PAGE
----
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Prunes are the fruits of the flowering plant Prunus domestica, belonging to the Prunoidae subfamily of the Rosaceae family. Usually, the tree species reaches a height of 9 to 26 ft. The flowers of the plant are white, with the tree blooming with them even before the leaves appear.

For their part, the leave of prunes are distinguished by an ellipsoid form and green color. They vary in sharpness. The fruits of this flowering plant are ready to eat toward the end of the summer. You can recognize them by their elongated or ellipsoid shape, as well as their blue fleshy skin, which is in some spots colored more purple than blue.

While ripening, the flesh of the fruit is sour to the taste and greenish in color. Gradually, the taste sweetens, while the flesh turns yellow. Once the fruit is completely ready for consumption, it is quite juicy and pleasant to the taste. Naturally, the taste of the various species is not the same, some being sweeter than others. Prunes thrive mainly in Europe and Asia, having a tendency to grow in different soil types.

History of Prunes

Fresh Prunes

Based on some sources, prunes were cultivated in China, eventually spreading west and to other regions around the world. Our ancestors even used these fruits for food 2 millennia ago. And to enjoy their taste longer they used various techniques for preserving them. Often they resorted to drying this food product.

Composition of Prunes

Prunes are a source of a heap of healthy substances. These include pectin, tannins, organic acids, vitamins B1, B2, PP, C, potassium, magnesium, iron, phosphorous.

Storing Prunes

If you don't have the means of growing these delicious fruits yourself then you'll definitely find them in the supermarket. When choosing prunes don't pick ones that are too soft since in general prunes don't last long and if they are already in this state they would spoil extremely fast if not consumed right on the spot.

But otherwise, drying is a well-known method of preserving and storing prunes. Choose shiny, wholesome and stretchy fruits that have no signs of mold or any other disease/damage. Wash them well and towel them off, then leave them to dry in a sunny area for no more than 10 days.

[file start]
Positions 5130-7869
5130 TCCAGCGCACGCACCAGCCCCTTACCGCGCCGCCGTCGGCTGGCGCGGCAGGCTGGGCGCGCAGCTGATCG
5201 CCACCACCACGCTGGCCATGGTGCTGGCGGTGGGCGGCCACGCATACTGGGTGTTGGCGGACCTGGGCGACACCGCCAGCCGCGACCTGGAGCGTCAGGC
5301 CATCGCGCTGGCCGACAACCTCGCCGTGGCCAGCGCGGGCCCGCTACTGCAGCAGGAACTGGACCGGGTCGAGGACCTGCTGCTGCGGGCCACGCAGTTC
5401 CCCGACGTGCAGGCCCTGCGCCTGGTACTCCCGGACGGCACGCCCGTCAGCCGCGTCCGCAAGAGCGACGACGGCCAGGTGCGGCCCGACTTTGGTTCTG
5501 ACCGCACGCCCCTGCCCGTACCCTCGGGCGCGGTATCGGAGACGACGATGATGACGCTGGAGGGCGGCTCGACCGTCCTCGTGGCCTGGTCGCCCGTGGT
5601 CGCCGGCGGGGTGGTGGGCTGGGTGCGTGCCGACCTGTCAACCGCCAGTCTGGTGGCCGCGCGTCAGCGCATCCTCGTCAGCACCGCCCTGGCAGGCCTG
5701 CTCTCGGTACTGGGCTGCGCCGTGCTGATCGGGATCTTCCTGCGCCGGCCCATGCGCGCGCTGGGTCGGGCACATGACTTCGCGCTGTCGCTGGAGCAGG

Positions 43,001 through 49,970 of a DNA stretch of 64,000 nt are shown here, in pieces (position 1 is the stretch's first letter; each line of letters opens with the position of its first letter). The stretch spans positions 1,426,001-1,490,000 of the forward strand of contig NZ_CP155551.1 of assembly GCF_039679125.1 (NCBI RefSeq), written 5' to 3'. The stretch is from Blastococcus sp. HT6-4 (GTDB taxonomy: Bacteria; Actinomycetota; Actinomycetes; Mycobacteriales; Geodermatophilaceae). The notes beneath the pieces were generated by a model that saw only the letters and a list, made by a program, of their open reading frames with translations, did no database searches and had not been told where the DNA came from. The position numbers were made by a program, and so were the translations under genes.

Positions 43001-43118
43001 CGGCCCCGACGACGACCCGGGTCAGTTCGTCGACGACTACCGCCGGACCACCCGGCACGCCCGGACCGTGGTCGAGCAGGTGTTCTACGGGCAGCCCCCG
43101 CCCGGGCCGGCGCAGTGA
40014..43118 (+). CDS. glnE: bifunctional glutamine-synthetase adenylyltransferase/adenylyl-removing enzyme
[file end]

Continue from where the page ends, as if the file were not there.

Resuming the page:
Having gone through the drying process, the prunes become relatively smaller, shrunken, black colored, glowing. Their flesh darkens and gains a brownish color. They contain a high amount of nutrients and are incredibly healthy. A downside is that they won't last long unless stored in a paper bag at a temperature of 50°F (12 °C).

Roasted Prunes

If stored in a humid area, unwanted microorganisms may develop in the fruits. Normally, with proper storage in a dry place, the products will retain their shelf life for up to a year. When you've decided that it's time to eat the dried prunes you can soak them in water for about 1-2 hours beforehand since they will be severely dehydrated and hard. Prunes can be stored in the freezer as well. If doing so, it's not a bad idea to wash them first, then dry and remove their pits.

Benefits of Prunes

Prunes have always been famed as a very healthy food product but lately it's as if experts have been sounding the horn even louder as to the unbelievable benefits provided by their consumption. Over the years, scientists have found that these tasty fruits act diuretic, antidiabetic, hypotensive, purifying, choleretic and tonic. If you're suffering from lazy bowels, eating these fruits can only benefit you.

Numerous studies indicate that they help against anemia, asthma, arthritis, colon problems, gastrointestinal issues, kidney problems. Prunes also normalize blood pressure and fortify the liver. When taken during a cold and stubborn cough they help the unpleasant symptoms subside faster. Consumption of them is also recommended for women in menopause. Prunes should not be excluded from your diet during physical exhaustion and stress since they help the body recover.

Prune Pie

American studies also show that pure intake of prunes can deal with gum problems and even cavities. According to scientists, these fruits contain substances capable of destroying bacteria responsible for the formation of tartar. Nutritionists in turn are impressed by prunes since they are not only healthy but actively aid in getting rid of excess pounds. At the same time they help the body rid itself of so-called "bad cholesterol".

Aside from all this, prunes are quite nutritious and charge the body with energy for a long time. Processes in the human body are balanced thanks to Prunus domestica. Prunes serve as a beauty product. A hair mask made with them restores the shine and elasticity of hair. And if you were to include these fruits as part of a facial ointment, you'll notice your complexion clear up, while your skin becomes softer and smoother. Today, prunes are also used to make different kinds of cosmetic products.

Cooking with Prunes

Keeping in mind the fact that prunes are not only healthy but delicious, we mustn't neglect to mention that prunes are widely used in the preparation of numerous popular specialties. Prune pita, prune pie, prune pudding and pork combined with these unbelievable fruits are just one tiny fragment of all of the culinary temptations you can adorn your kitchen table with. For long years, people have made nectars, syrups, jams, jellies, dried fruits, compotes, liqueurs from prunes. Additionally, prunes are an excellent complement to honey, walnuts, cinnamon and coconut.

Dangers of Prunes

Even though they are remarkably healthy, one shouldn't overconsume prunes. In case you have a more sensitive stomach, excessive consumption of these fruits can cause an undesirable laxative effect.


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